year olds nationally), but which remained above 10% in four regions of the country [2,3]. In 2006, in the absence of a national survey, trachoma surveys were conducted in two regions (North Bank and Lower River Regions) and showed little change in overall trachomatous inflammation, follicular (TF) prevalence from 1996 [4]. On the basis of these data, The Gambia's plan for trachoma control using mass drug administration (MDA) with azithromycin was approved by the Director of Medical Services in 2006 and The Gambia received over 400,000 doses of azithro-mycin from the International Trachoma Initiative (ITI) to be distributed in 23 priority health districts. The Partnership for the Rapid Elimination of Trachoma trial (PRET) [5,6] was embedded in this plan, with communities in four priority districts randomized to receive treatment annually for three years [as currently recommended by the World Health Organization (WHO)] or to stop treatment if the prevalence of TF or detected ocular C. trachomatis infection fell below 5%. The PRET study areas now have very low rates of both disease and C. trachomatis infection [7].

As the prevalence of TF has fallen in The Gambia, a disparity between clinical signs of disease and ocular C. trachomatis infection has been documented [4,6,8]. This finding has been mirrored in other communities following implementation of mass treatment [9-12] and in communitites where prevalence of TF is low [13— 16]. It has been suggested that at least some of the TF now observed may be due to organisms other than C. trachomatis [4,16]. In the present study, we aimed to investigate possible associations between ocular colonization with four bacterial pathogens commonly found in the nasopharnyx and a clinical diagnosis of TF following the implementation of the MDA campaign in The Gambia.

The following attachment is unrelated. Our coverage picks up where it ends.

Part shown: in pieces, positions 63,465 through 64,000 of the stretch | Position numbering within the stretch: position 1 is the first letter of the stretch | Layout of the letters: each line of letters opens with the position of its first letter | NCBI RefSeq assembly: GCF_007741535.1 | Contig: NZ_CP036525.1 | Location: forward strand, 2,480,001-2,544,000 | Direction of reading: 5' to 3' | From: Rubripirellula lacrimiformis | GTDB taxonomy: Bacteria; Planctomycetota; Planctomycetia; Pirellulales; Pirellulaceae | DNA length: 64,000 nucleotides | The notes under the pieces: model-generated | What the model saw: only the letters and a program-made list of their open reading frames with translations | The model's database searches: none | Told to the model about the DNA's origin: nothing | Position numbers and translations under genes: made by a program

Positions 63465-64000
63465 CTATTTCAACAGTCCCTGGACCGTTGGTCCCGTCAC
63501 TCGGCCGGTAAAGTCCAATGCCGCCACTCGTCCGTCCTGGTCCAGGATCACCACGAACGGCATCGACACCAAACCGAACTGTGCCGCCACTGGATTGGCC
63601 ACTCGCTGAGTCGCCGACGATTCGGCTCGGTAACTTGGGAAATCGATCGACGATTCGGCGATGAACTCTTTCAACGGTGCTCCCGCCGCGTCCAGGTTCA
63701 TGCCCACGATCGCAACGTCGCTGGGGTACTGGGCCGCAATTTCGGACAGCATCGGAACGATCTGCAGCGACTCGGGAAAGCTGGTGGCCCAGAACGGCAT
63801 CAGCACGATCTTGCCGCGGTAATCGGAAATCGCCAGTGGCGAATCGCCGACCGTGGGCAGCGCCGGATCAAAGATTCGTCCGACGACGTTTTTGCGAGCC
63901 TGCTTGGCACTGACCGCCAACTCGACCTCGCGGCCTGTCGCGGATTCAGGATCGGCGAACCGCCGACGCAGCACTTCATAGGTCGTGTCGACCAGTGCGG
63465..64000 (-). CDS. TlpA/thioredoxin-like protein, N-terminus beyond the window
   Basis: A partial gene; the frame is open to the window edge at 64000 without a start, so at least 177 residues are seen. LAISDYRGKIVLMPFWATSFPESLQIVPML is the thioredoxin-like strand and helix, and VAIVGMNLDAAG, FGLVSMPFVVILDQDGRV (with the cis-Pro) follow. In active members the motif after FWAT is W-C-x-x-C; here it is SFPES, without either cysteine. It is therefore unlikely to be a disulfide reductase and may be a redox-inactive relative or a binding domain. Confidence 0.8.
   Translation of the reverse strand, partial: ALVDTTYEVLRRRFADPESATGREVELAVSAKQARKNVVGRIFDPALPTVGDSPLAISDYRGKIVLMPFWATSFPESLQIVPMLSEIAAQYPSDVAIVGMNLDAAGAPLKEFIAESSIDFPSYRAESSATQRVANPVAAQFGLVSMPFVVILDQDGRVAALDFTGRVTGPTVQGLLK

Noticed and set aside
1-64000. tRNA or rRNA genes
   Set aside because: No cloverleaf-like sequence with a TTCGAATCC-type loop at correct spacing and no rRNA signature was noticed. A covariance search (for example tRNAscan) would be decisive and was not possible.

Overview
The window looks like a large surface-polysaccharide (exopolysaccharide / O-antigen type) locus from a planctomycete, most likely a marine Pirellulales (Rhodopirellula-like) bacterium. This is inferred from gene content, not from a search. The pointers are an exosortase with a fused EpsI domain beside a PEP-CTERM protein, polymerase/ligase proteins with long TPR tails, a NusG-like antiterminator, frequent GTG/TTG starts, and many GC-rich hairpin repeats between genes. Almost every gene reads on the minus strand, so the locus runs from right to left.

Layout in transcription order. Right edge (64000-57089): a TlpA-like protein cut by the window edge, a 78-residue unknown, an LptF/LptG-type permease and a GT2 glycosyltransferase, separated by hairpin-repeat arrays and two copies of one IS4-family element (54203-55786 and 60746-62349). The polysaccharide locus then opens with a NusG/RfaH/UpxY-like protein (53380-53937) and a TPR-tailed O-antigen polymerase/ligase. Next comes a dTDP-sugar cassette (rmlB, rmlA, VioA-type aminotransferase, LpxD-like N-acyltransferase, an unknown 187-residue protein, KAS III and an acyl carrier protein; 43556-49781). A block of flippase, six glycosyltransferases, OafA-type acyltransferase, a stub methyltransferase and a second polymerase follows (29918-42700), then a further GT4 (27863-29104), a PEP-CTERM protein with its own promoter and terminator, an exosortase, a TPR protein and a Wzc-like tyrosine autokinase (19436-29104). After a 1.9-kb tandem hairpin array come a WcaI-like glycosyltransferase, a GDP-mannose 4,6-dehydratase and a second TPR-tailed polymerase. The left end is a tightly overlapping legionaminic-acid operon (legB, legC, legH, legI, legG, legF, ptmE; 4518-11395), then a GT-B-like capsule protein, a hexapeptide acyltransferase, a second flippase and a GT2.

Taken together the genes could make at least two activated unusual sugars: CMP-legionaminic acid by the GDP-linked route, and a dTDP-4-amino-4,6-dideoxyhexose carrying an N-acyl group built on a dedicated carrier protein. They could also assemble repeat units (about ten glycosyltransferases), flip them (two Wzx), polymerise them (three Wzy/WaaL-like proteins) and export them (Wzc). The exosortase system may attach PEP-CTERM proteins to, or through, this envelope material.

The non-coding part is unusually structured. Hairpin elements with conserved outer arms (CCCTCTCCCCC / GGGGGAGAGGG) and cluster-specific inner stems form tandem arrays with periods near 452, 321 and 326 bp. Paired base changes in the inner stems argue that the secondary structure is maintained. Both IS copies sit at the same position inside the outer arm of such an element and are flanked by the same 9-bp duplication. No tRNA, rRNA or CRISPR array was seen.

Ethics statement

Ethical approval was obtained from the London School of Hygiene and Tropical Medicine Ethics Committee and The Gambia Government/Medical Research Council Unit, The Gambia Joint Ethics Committee under study numbers SCC 1107v2 and L2011.25. Oral consent was obtained from the community leaders and informed written (thumbprint or signature) consent was obtained from each child's guardian at the time of examination. The use of thumbprints in the consent procedure was specifically approved by the ethics committees. The consent form was further signed by an independent witness.